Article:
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Full text of "The Note Books Of Samuel Butler"

on Painting                  151

and so on, all of it rubbish, but still not wholly unpleasant
rubbish so long as it is not dwelt upon.

Bearing in mind the natural tendency to accept anything
which gives us a peep as it were into a golden age, real or
imaginary, bearing in mind also the way in which this par-
ticular picture has been written up by critics, and the prestige
of Raffaelle's name, the wonder is not that so many let
themselves be taken in and carried away with it but that
there should not be a greater gathering before it than there
generally is.

Buying a Rembrandt

As an example of the evenness of the balance of advantages
between the principles of staying still and taking what comes,
and going about to look for things,* I might mention my small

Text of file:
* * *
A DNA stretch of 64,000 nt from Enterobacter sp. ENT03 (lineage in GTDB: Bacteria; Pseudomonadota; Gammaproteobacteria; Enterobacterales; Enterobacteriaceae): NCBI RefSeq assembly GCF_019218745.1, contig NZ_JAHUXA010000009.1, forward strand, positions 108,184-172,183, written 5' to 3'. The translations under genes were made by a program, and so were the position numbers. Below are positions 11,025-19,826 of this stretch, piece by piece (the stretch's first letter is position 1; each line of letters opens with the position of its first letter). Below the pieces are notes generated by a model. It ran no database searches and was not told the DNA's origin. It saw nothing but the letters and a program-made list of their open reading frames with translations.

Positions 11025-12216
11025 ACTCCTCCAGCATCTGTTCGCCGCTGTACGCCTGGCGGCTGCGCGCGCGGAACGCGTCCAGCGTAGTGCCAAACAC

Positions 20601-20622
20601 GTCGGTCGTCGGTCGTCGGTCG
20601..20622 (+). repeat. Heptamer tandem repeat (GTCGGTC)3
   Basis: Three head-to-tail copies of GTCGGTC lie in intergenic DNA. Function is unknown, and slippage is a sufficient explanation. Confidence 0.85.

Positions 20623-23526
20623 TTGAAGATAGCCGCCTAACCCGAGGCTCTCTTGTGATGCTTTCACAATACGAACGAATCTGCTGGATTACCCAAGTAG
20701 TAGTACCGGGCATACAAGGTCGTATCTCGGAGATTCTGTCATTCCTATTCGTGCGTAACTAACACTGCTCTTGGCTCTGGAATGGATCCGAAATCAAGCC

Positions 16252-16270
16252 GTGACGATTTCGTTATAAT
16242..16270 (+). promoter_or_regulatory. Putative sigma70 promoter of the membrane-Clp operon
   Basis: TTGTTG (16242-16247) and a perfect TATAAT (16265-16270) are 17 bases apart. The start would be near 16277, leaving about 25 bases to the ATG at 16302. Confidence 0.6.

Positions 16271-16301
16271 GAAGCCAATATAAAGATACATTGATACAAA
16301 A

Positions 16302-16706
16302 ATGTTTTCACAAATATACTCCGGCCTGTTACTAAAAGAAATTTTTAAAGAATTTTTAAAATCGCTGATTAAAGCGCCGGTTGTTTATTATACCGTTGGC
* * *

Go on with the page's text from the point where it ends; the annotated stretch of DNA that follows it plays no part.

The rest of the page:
Rembrandt, " The Robing of Joseph before Pharaoh." I have
wanted a Rembrandt all my life, and I have wanted not to
give more than a few shillings for it. I might have travelled
all Europe over for no one can say how many years, looking
for a good, well-preserved, forty-shilling Rembrandt (and
this was what I wanted), but on two occasions of my life
cheap Rembrandts have run right up against me. The first
was a head cut out of a ruined picture that had only in part
escaped destruction when Belvoir Castle was burned down
at the beginning of this century. I did not see the head but
have little doubt it was genuine. It was offered me for a
pound; I was not equal to the occasion and did not at once
go to see it as I ought, and when I attended to it some months
later the thing had gone. My only excuse must be that I
was very young.

I never got another chance till a few weeks ago when I
saw what I took, and take, to be an early, but very interesting,
work by Rembrandt in the window of a pawnbroker opposite
St. Clement Danes Church in the Strand. I very nearly let
this slip too. I saw it and was very much struck with it,
but, knowing that I am a little apt to be too sanguine, dis-

* Cf. the passage in Alps and, Sanctuaries, Chapter XIII, be-
ginning " The question whether it is better to abide quiet and take
advantages of opportunities that come or to go further afield in search
of them is one of the oldest which living beings have had to deal
with. . . . The schism still lasts and has resulted in two great sectsó
animals and plants/*